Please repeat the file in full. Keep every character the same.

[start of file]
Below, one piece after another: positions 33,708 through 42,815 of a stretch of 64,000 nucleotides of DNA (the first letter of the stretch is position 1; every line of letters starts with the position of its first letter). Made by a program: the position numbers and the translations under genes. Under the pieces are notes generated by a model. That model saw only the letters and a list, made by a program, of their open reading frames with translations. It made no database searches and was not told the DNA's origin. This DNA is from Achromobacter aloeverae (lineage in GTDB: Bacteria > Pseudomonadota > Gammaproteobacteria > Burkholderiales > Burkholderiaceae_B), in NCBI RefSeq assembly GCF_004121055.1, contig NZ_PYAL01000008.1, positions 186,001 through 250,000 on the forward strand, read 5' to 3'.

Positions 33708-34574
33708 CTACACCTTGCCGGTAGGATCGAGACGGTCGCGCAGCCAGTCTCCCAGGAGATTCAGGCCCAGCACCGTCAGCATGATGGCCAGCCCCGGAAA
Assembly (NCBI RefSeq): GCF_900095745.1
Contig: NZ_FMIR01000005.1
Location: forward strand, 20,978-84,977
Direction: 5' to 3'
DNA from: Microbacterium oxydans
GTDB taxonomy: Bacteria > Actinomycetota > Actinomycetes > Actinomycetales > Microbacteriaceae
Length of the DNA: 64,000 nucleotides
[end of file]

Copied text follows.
Below, one piece after another: positions 33,708 through 42,815 of a stretch of 64,000 nucleotides of DNA (the first letter of the stretch is position 1; every line of letters starts with the position of its first letter). Made by a program: the position numbers and the translations under genes. Under the pieces are notes generated by a model. That model saw only the letters and a list, made by a program, of their open reading frames with translations. It made no database searches and was not told the DNA's origin. This DNA is from Achromobacter aloeverae (lineage in GTDB: Bacteria > Pseudomonadota > Gammaproteobacteria > Burkholderiales > Burkholderiaceae_B), in NCBI RefSeq assembly GCF_004121055.1, contig NZ_PYAL01000008.1, positions 186,001 through 250,000 on the forward strand, read 5' to 3'.

Positions 33708-34574
33708 CTACACCTTGCCGGTAGGATCGAGACGGTCGCGCAGCCAGTCTCCCAGGAGATTCAGGCCCAGCACCGTCAGCATGATGGCCAGCCCCGGAAA
Assembly (NCBI RefSeq): GCF_900095745.1
Contig: NZ_FMIR01000005.1
Location: forward strand, 20,978-84,977
Direction: 5' to 3'
DNA from: Microbacterium oxydans
GTDB taxonomy: Bacteria > Actinomycetota > Actinomycetes > Actinomycetales > Microbacteriaceae
Length of the DNA: 64,000 nucleotides